As you progress through the training program, you'll add another 20-minute segment (set) to this workout with a short rest period in between. ("Rest" means slowing down so that you can breathe easily and evenly, not stopping or sitting.) You'll cool down after completing both 20-minute segments.
- The 10s: Walk at a moderate pace for five minutes to warm up. Stretch gently, then walk for 10 minutes at a faster pace than in the 20s workout. You should be breathing fairly hard but still be able to get out a few words in conversation. After 10 minutes, slow down, and catch your breath. Rest for at least 5 minutes. You'll repeat this cycle up to three times per workout, but don't go for more than that. Remember to cool down afterward.
- The 5s: This is the speed demon workout. Don't panic if you get red-faced, sweaty, and out of breath. That's the idea. Begin by warming up for 10 minutes, walking at a moderate pace. For the next 5 minutes, walk as though there's molten lava flowing behind you, right on your heels. At this speed, you shouldn't be able to utter a word; if you can, you're not pushing hard enough. After five minutes, slow down, and catch your breath. As soon as you're breathing comfortably, pick up your pace again. You'll repeat this cycle as many as four times per workout. Always cool down afterward.
If you're not fitness walking on a ¼-mile track, try heading out for the first half of your workout, then turning around and heading back for the second half. As the weeks go by, you'll find that the halfway mark is getting farther and farther from your starting point. That means you're walking faster.
Remember to spend a few minutes stretching after every warm-up and cool-down. Choose exercises that target your calf and thigh muscles.
If you miss a session here and there, simply pick up where you left off. If you miss a week or more of training, you may have to backtrack a week to resume working out at a comfortable level.
Never do speed workouts (the 20s, 10s, and 5s) on consecutive days or on "easy" days, even if you're feeling great. Doing too much too soon or too fast puts you at risk for soreness and injury, and often you don't know that you're overdoing it until it's too late. Remember: You are your only training competitor, and your best time is the one that gets you to the finish line safely and comfortably.
Finally, let your body rule your routine. If you're extremely sore or tired the day after a workout, cut back. Walk only as fast as you can without feeling any kind of muscle or joint pain. If you experience dizziness, chest pain, or sharp pain anywhere in your body, stop your workout, and see your doctor.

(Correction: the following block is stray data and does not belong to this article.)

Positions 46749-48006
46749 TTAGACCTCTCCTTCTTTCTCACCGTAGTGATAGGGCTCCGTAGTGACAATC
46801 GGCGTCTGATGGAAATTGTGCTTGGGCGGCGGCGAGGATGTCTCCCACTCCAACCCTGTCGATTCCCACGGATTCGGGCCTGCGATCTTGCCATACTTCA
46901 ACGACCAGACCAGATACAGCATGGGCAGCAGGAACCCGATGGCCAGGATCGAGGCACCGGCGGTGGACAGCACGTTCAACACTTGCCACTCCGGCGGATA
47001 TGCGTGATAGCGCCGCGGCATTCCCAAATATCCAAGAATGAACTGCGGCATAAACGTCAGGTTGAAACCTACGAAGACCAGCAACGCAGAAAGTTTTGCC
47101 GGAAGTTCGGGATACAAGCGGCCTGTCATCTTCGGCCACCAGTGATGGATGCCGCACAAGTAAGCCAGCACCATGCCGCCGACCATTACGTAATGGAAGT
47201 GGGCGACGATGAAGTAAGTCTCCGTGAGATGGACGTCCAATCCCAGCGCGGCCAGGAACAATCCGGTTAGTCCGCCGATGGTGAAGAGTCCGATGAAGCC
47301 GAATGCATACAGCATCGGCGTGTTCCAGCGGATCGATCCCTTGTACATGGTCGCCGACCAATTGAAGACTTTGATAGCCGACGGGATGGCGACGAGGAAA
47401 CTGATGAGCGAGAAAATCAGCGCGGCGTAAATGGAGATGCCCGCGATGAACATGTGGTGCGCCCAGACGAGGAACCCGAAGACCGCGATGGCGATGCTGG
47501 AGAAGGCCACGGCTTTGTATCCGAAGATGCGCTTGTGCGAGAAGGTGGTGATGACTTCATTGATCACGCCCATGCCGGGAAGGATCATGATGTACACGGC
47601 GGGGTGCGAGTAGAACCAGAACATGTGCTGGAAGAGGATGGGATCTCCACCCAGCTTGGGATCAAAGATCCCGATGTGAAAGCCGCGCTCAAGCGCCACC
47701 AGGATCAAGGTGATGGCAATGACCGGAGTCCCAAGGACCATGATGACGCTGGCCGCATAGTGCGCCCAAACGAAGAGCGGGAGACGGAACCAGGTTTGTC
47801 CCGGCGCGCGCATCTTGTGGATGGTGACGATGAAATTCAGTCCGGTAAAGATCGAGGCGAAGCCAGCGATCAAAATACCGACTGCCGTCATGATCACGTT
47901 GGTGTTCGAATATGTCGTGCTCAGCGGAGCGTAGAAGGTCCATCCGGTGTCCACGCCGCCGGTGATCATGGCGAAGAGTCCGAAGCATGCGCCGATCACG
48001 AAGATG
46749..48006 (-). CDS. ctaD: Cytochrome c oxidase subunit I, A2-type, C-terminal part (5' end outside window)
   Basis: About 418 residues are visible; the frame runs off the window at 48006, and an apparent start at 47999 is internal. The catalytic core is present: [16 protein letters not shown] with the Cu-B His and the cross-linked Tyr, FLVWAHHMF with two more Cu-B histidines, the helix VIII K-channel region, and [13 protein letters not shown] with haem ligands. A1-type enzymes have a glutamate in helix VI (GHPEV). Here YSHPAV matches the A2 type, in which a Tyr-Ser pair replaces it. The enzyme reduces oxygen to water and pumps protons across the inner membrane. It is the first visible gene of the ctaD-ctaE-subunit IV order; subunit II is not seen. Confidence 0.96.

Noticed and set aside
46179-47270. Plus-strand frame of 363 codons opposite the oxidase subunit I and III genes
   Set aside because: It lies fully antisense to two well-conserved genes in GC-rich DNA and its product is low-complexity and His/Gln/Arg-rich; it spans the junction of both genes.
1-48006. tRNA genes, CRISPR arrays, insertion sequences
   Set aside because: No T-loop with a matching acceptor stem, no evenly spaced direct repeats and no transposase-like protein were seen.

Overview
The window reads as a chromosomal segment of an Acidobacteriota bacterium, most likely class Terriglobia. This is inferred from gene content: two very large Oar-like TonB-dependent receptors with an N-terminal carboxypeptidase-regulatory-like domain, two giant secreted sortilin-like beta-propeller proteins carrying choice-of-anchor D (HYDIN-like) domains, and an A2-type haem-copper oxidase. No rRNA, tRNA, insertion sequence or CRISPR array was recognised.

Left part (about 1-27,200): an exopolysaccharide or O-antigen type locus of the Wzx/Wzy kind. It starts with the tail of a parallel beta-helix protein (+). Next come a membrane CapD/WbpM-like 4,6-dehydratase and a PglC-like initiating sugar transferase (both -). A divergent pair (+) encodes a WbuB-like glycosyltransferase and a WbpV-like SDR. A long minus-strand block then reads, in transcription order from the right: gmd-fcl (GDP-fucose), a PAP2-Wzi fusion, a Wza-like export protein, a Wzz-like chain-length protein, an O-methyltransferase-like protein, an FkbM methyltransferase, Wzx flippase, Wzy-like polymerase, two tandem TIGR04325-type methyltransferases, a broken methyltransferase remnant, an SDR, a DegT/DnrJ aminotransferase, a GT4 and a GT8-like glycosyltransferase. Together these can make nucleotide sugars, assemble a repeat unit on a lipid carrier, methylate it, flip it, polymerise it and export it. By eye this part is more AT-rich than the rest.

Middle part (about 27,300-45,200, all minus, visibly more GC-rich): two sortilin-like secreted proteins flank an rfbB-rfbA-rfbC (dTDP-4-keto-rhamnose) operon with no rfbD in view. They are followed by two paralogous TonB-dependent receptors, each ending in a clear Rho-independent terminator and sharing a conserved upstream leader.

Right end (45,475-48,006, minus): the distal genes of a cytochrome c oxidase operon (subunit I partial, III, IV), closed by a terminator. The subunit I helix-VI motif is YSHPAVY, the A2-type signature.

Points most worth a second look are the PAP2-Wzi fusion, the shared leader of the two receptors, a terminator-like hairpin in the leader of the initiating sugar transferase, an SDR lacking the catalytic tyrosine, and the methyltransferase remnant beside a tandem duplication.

Tips to Strengthen Your Stride
- Take short, quick steps. Long strides slow you down in the long run.
- Use the heel-to-toe roll, and push off with the back leg.
- Pump your arms. Bend sharply at the elbows, and let them swing from your shoulders. This helps you get more oomph from your hips, the major power source for fitness walking.
- Control your hips. Just imagine your hips as an extension of your thighs. When your thigh moves forward, your hip does too.
- Stand tall. This gives your waist more room to swivel back and forth with the motion of your hips and legs.
Get Ready, Get Set, Go!
Arrive early. This gives you an opportunity to familiarize yourself with the lay of the land, especially if you're new to the course. It also gives you time to warm up, which can help soothe prerace nerves.
Check in. Find out where to pick up your race number (or to register if you haven't done so already). Pin the number below your chest, and leave the bottom flap loose. Someone will tear off that strip as you go through the finish line chute.
Drink plenty of water. Some experts recommend drinking 12 oz of water an hour before the race. That's a great idea, but be sure to allow time for a bathroom stop.
Warm up. Walk for at least 10 minutes prior to the start of the race. A cold start could leave your calves cramping.
Set your own race pace. Relax and hang back, away from the frontline competitors. And do not be afraid to smile and chat with other walkers along the way if you feel like it.
Get your results. After the race, stay for the awards ceremony, and cheer your fellow athletes. Find out your time, no matter where you finished. You'll want to compare it with your 5K time from the start of your training program.
Enjoy the postrace revelry. Stick around and mingle. You may meet some training buddies for your next 5K.
You've followed the training program religiously, and you are pumped for race day. In the final hours of preparation, read the following tips collected from some walk/run veterans. Their advice can help calm prerace jitters and ensure that your 5K experience is a good one.